Advanta Bank, once the 11th largest issuer of credit cards in the U.S. exited as a lender early in the summer of 2009, taking down with it many of its cardholders' businesses. Advanta specialized in offering credit cards to small businesses, secured by the individual cardholders' personal guarantees. The cards were usually offered with teaser rates of 7.9% which were later increased to as much as 39%. Advanta came under increasing regulatory scrutiny and pressure toward the end of 2008 as the recession worsened, and its borrowers defaulted in record numbers.
Advanta Bank operated the way it did because it was an industrial bank chartered in Utah. Banks of its type fall through many regulatory cracks, allowing them to operate in ways that other banks cannot. In fact, at one time Wal-Mart was poised to go into the banking business by using one of these banks as a vehicle to sidestep numerous state and federal regulations, but ultimately chose not to risk regulators' ire. Although Advanta was founded more than half a century ago in order to lend to teachers, its current principal Dennis Alter has refocused the company several times during his tenure at the helm. Its last thrust into lending to small busineses was ultimately its undoing.
In February of 2009, Advanta laid off 300 of its 900 employees and announced that it would increase the interest rate on all of its cardholders to the 30 percent range because of losses. Subsequently its stock declined from a 2007 high of nearly $30 per share to 24 cents in mid-March. By May with defaults running in excess of 20%, its off-balance sheet investment trusts had gone into early amortization-denying the company access to new funds with which to fund its cardholders' charges. The company announced that its customers could no longer charge on their cards after June 10, however that date was subsequently moved up to June 1. For June the company's default rate was an unheard-of 56.95%, in part because the company had chosen to charge off defaulted accounts at the 120 day mark rather than 180 days in order to recognize losses earlier--in effect tripling the apparent default rate. July's rate returned to a more "normal" 24.02%, while August was 21.19%.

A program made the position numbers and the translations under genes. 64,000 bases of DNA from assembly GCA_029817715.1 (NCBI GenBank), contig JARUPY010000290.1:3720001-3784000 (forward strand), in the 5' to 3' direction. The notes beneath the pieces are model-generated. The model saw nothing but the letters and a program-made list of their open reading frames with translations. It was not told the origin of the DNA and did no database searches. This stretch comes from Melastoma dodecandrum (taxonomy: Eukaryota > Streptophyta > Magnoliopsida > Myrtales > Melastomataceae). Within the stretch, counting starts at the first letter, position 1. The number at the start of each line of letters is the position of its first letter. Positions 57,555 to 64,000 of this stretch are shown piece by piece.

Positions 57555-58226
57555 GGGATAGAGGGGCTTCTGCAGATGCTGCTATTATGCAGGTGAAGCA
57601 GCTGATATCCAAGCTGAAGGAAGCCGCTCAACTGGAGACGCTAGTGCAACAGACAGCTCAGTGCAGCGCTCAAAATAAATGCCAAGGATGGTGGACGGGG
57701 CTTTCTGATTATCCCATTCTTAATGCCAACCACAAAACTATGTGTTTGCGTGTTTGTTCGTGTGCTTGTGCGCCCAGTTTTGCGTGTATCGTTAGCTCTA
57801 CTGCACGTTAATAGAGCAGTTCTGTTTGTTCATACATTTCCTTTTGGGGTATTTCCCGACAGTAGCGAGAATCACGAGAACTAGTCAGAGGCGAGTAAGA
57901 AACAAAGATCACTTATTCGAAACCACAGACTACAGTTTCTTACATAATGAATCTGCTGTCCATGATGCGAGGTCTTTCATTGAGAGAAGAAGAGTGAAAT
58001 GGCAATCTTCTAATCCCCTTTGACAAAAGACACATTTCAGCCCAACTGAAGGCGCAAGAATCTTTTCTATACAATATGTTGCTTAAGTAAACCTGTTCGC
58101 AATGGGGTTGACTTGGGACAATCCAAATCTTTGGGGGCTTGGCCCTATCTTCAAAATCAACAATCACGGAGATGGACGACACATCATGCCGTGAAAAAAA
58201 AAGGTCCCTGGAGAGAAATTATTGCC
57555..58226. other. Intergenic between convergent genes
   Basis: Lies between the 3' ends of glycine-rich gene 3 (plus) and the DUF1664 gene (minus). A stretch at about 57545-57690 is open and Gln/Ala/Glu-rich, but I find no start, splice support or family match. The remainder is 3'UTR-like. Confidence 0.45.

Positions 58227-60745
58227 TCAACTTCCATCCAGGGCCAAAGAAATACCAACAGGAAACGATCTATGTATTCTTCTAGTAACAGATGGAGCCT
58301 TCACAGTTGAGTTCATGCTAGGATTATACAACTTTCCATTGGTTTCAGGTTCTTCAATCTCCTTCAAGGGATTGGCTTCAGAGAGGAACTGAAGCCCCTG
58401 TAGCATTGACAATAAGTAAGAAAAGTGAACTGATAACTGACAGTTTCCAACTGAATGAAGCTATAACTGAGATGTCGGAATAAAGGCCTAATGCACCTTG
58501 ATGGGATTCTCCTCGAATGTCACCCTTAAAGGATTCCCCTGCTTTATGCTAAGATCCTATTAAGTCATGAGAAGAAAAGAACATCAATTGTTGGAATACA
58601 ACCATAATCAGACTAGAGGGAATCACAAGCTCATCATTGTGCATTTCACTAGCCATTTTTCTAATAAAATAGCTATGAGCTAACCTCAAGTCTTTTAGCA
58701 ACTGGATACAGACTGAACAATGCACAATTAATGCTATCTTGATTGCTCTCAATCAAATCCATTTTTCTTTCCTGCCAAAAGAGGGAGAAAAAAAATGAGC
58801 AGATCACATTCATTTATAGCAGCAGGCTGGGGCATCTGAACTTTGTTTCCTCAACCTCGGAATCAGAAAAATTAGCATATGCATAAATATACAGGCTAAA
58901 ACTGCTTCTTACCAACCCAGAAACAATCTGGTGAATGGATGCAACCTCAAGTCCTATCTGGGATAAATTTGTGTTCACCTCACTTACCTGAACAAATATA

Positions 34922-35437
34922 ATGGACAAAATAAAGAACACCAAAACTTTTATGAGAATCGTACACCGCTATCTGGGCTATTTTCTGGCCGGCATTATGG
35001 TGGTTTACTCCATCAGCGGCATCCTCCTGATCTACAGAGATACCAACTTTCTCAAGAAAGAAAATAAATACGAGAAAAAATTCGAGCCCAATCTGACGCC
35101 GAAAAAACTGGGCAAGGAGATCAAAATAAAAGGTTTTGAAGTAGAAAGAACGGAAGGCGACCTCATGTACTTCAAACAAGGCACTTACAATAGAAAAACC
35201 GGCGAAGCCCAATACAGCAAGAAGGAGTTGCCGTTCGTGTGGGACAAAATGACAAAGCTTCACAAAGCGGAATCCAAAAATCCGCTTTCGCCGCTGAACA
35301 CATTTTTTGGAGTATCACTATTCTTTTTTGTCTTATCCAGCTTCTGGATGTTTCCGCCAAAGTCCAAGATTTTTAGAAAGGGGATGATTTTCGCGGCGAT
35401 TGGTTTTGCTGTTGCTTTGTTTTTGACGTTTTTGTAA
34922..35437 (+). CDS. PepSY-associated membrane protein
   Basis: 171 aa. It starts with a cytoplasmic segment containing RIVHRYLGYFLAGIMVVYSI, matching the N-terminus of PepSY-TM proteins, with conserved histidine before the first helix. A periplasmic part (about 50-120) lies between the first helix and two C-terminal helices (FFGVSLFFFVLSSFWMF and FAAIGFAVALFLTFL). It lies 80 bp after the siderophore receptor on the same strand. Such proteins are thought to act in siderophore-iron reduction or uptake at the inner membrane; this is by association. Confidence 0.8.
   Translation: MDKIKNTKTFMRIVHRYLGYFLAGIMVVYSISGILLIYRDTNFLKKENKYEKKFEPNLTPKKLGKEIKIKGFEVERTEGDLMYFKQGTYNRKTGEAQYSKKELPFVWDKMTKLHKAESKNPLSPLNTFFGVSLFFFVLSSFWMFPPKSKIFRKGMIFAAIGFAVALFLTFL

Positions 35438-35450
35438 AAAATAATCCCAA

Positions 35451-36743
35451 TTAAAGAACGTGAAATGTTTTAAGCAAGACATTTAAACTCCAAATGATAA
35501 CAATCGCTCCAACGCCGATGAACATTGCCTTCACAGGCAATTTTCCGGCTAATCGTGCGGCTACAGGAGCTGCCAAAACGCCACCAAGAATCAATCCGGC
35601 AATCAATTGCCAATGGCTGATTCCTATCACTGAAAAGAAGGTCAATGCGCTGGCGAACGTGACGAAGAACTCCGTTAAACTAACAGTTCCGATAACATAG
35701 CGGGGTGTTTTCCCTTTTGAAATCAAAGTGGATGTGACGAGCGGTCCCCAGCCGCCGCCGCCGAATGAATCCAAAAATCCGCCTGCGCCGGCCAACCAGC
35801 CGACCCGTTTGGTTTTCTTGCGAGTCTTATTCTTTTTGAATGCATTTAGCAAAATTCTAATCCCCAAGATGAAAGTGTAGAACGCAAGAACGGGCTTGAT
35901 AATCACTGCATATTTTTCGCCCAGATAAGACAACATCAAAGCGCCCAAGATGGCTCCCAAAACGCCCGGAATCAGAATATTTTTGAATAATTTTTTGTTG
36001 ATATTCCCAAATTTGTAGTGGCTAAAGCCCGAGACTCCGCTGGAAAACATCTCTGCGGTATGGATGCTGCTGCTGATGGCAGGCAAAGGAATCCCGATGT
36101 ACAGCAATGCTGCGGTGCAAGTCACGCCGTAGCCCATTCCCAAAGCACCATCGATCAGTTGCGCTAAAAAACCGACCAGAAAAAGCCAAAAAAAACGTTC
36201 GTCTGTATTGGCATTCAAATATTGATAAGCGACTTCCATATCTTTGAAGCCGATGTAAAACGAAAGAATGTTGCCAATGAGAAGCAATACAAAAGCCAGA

At the beginning of July, the FDIC told Advanta not to accept new insured deposits, and by August 10th the company announced that its only means of survival, if any, would be to "find new business opportunities." Meanwhile, Advanta was ordered to repay $35 million in overcharges and unpaid cash back bonuses.
Several strategies Advanta attempted during the months leading up to the debacle came to naught: Advanta cancelled a new office building in December, 2008. Advanta attempted to buy back its bonds at discounts of up to 80% of face value, it also attempted to issue uninsured investment notes by advertising in big-city newspapers. But by mid-July of 2009 it announced that its workforce would be further reduced to approximately 200 and the company was clearly in "wind down" or "run off" mode.
Along with contemporaneous problems at CIT Group, Advanta's withdrawal as a lender meant that small business's access to credit was greatly reduced in 2009. Advanta had nearly a million cardholders, and with default rates running between 20% and 50%, simple math dictated that by the autumn of 2009 more than half a million customers' accounts had already been charged off and likely sold to junk debt buyers.
The individuals who owned these businesses faced damaged credit and the possibility they could be sued during any time in the ensuing years. In addition, as business debt the Fair Debt Collection Practices Act did not protect them from many of the depredations that could be visited upon them by collectors.
Article by Mark Hankins. Mark S. Hankins, JD, LLM is a Florida attorney and the author of "Debt Hope: Down and Dirty Survival Strategies".
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